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Lordetake: The Spinoff’s definitive reviews of ‘Green Light’

The Spinoff Music weighs in on the only song that matters, Lorde’s ‘Green Light’.

Amanda Robinson

Lorde’s ‘Green Light’ is perhaps the perfect pop song. It’s the kind of track you can sing along to after the first listen, and – like the reflection of the traffic light on the wet road – it signals ‘go’, forcing you to dance along. The most obvious reference is the green light from The Great Gatsby: that unattainable brightness we are always grasping at but can never quite reach. An imagined future so reliant on the dreams of our past, and an inability to let those dreams go.

But whereas Gatsby hoped for the green light, Lorde desires it. Her wanting is never passive. ‘Green Light’ is reminiscent of Robyn’s ‘Dancing On My Own’ and feels like Lorde asserting her place in the pop genre. The green Lorde sings of is not the natural New Zealand forest green Kiwi artists so often capitalise on – it’s the glowstick green of a preteen New Year’s Eve, the neon hue of the public bathroom where you rush your makeup before catching the train into town. Directed by Grant Singer, the video shows Lorde dancing on her own in city streets and back seats. Singing of a love she has to leave, and all the rumours surrounding it, ‘Green Light’ is pop excellence, and a faultless first single from her forthcoming album Melodrama.

Kate Robertson

An anthem for bitter and scorned young women the world over who don’t have time to be dealing with other people’s bullshit! YES! The ‘Green Light’ is a Gatsby reference, eh? Waiting for the green light, wanting that one person? Or are there other green lights of significance? It’s the pursuit of the green light that often feels like it only ever leads to dead ends and bad decisions, but as Lorde alludes to, it also creates some perfect, but fleeting moments (more often than not, taking place on a flashing dance floor or under neon lights). On the first few listens the opening lines feel a little stunted, but by the tenth listen, I realise I’m wrong. They do work, and damn well at that. The bridge and hook come in out of nowhere. Then there’s the cheerleader-esque backup vocals. Amazing! I want to go as far as to say they make the song. Have we had (tolerable) cheerleaders since Gwen’s iconic ‘Hollaback Girl’? I don’t think so. And the music video! What do you do when you’ve been messed around, need to let some frustration out, and find some kind of release? You go out and you get some fresh air and you dance. I can’t stop watching the opening shot. The pretty blue skyline, Lorde’s glowing skin and the coral lipstick. It’s transfixing.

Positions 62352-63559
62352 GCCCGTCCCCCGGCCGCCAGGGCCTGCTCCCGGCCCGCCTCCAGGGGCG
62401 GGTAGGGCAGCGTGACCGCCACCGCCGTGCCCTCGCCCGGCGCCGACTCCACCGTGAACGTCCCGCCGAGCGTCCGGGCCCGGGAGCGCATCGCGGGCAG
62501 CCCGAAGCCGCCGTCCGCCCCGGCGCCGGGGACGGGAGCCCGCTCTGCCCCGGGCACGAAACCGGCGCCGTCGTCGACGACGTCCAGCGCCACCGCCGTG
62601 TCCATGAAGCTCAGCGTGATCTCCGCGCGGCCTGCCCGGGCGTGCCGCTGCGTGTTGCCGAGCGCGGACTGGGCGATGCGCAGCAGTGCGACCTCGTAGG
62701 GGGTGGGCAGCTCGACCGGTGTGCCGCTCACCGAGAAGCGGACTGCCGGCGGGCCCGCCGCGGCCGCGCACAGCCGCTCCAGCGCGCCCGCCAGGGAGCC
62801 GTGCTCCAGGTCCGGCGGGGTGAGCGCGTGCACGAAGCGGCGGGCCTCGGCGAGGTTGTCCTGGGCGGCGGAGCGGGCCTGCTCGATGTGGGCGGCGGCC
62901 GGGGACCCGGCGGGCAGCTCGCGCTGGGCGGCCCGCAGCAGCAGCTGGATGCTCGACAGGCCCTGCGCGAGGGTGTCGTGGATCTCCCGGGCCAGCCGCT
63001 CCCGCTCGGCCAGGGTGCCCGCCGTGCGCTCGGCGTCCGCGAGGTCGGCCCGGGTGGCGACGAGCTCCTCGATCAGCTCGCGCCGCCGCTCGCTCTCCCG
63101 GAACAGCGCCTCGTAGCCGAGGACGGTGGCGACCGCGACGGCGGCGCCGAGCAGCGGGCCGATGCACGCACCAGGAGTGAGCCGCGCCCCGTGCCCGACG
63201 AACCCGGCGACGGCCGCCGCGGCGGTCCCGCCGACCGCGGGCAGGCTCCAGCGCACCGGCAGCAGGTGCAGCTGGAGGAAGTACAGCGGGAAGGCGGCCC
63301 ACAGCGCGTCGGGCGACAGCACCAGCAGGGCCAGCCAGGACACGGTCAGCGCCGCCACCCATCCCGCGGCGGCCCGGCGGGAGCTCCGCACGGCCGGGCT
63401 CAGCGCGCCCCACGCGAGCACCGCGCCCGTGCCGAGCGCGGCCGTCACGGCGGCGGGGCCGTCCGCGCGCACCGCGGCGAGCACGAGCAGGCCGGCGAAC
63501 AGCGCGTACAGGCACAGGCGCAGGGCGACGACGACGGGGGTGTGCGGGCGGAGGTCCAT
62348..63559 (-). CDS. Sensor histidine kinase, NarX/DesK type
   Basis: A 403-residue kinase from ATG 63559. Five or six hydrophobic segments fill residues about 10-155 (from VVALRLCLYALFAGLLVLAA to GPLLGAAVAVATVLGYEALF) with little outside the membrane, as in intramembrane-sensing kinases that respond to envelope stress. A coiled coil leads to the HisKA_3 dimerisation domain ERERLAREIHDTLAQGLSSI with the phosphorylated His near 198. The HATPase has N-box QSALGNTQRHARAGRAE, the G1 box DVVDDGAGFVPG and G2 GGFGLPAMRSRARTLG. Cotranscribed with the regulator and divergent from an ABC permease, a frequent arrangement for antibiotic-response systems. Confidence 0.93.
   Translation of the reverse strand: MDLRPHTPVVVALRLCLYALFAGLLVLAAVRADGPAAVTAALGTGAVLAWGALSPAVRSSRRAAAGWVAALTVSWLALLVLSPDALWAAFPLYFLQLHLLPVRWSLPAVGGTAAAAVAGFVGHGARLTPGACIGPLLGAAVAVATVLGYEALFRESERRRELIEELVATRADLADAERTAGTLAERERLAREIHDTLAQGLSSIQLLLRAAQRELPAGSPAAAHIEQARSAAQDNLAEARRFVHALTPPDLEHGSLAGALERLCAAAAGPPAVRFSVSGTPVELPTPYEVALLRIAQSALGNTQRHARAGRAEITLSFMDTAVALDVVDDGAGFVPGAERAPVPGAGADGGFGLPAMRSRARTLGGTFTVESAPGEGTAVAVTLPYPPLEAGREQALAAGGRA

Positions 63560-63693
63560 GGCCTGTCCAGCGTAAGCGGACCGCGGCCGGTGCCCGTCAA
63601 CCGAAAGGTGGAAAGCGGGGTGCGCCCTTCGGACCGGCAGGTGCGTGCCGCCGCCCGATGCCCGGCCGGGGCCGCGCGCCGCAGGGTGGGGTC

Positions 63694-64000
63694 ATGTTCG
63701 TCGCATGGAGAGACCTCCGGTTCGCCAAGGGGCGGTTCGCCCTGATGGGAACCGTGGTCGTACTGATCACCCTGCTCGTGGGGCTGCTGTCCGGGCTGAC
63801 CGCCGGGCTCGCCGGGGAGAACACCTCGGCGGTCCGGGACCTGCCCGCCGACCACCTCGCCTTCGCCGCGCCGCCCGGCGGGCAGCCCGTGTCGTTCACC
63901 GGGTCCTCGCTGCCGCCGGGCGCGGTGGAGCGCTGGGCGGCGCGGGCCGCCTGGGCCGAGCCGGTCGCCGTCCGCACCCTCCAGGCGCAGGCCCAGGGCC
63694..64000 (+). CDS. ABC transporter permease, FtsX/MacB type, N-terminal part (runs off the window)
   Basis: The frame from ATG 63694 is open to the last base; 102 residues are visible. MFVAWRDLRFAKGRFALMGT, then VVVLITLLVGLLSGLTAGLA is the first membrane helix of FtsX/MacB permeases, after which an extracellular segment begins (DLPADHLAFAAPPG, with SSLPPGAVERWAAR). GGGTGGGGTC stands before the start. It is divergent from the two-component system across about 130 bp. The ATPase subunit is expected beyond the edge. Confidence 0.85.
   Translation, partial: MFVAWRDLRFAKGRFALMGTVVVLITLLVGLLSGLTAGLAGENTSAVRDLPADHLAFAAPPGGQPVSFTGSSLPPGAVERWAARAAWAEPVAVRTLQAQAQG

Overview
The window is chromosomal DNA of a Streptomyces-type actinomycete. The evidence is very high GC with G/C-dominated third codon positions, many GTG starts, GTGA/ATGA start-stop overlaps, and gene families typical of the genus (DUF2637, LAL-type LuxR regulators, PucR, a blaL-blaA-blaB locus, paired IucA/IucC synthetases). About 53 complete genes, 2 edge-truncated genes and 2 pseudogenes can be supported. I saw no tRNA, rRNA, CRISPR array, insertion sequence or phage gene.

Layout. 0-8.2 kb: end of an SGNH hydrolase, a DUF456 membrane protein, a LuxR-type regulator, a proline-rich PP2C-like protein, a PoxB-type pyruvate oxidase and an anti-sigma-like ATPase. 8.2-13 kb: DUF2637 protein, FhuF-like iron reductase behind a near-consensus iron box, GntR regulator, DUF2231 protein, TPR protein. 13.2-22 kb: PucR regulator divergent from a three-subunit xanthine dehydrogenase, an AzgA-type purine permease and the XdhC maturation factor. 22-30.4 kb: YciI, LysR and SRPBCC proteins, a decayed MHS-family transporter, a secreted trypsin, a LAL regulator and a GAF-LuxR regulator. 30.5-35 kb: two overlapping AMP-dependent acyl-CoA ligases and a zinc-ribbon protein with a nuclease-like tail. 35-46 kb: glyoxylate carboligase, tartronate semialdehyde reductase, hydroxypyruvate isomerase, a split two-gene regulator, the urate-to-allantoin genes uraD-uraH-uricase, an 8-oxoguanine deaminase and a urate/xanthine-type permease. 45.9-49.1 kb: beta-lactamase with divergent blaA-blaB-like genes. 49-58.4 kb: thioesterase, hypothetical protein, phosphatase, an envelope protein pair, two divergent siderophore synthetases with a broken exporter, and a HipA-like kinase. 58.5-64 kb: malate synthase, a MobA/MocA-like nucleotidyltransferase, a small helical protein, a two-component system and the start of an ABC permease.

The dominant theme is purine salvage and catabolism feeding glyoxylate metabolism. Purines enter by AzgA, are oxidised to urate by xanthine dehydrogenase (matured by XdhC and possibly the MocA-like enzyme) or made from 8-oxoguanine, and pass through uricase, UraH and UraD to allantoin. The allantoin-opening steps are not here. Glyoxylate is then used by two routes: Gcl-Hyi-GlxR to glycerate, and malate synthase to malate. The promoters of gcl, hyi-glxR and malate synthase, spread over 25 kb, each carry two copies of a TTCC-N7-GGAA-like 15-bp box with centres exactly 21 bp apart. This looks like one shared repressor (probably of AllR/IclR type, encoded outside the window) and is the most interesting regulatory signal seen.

Leonie Hayden

Break ups! Big teeth! I often wonder how much influence a video has if it’s your first way of hearing a song. I love an upbeat song about being sad or angry (see also: Robyn’s ‘Dancing On My Own’), so a part of me is looking forward to my next break up so I can dance wildly in a grotty bathroom to this. The piano jumps in and saves you like a freaking baptism. Also, sonically ‘Green Light’ goes all the way in each direction – it’s actually a psychedelic soundscape with a pop song on top of it. To quote a Lorde stan on YouTube: “2017 saved.”

Stevie Kaye

I’m a sucker for a handbag house piano riff, but producer Jack Antonoff and his decamped high-school-musical sense of dramatic shifts has always seemed to, well, lack the anton – give me a Billie Ray Martin or a Gala or even the mid-90s contractually obliged Motiv-8 mix. I’d have to hear it out (or hear an extended 12″ mix), but ‘Green Light’ doesn’t quite gel – the M83-reminiscent payoff is fantastic, but the setup’s a little awkward. The vocal shapeshifting on display is making me hope the new Aldous Harding has an attempt at a club banger on it, eh.

Henry Oliver